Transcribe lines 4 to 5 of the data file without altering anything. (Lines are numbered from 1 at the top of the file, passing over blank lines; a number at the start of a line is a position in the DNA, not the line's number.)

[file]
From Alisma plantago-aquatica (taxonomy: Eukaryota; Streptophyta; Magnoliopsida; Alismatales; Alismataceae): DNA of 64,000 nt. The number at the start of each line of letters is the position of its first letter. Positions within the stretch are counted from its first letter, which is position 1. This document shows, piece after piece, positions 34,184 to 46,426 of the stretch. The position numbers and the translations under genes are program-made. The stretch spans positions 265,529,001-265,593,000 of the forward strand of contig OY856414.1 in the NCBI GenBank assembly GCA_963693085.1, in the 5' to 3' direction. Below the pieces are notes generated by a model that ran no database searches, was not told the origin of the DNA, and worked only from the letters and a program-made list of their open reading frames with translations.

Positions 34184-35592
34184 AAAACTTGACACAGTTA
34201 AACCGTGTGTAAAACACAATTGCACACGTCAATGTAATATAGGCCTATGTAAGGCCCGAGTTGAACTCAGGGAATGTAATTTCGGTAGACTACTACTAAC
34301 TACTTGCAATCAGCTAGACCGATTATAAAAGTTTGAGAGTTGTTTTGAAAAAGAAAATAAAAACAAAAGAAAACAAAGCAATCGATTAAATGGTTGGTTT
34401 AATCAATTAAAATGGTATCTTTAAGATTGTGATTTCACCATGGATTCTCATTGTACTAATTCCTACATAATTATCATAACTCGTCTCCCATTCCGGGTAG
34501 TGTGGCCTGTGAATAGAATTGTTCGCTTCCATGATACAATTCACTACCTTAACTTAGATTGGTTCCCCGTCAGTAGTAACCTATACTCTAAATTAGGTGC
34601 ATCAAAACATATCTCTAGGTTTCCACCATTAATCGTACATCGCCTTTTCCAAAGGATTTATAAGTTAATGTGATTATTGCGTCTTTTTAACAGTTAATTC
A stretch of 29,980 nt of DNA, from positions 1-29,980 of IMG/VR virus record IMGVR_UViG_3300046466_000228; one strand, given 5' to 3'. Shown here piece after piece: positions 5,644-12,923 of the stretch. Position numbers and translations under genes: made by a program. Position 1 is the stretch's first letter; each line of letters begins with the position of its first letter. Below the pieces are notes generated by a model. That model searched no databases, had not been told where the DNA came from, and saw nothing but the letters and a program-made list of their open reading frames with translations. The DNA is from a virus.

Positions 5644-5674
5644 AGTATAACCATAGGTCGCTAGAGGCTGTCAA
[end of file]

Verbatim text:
34201 AACCGTGTGTAAAACACAATTGCACACGTCAATGTAATATAGGCCTATGTAAGGCCCGAGTTGAACTCAGGGAATGTAATTTCGGTAGACTACTACTAAC
34301 TACTTGCAATCAGCTAGACCGATTATAAAAGTTTGAGAGTTGTTTTGAAAAAGAAAATAAAAACAAAAGAAAACAAAGCAATCGATTAAATGGTTGGTTT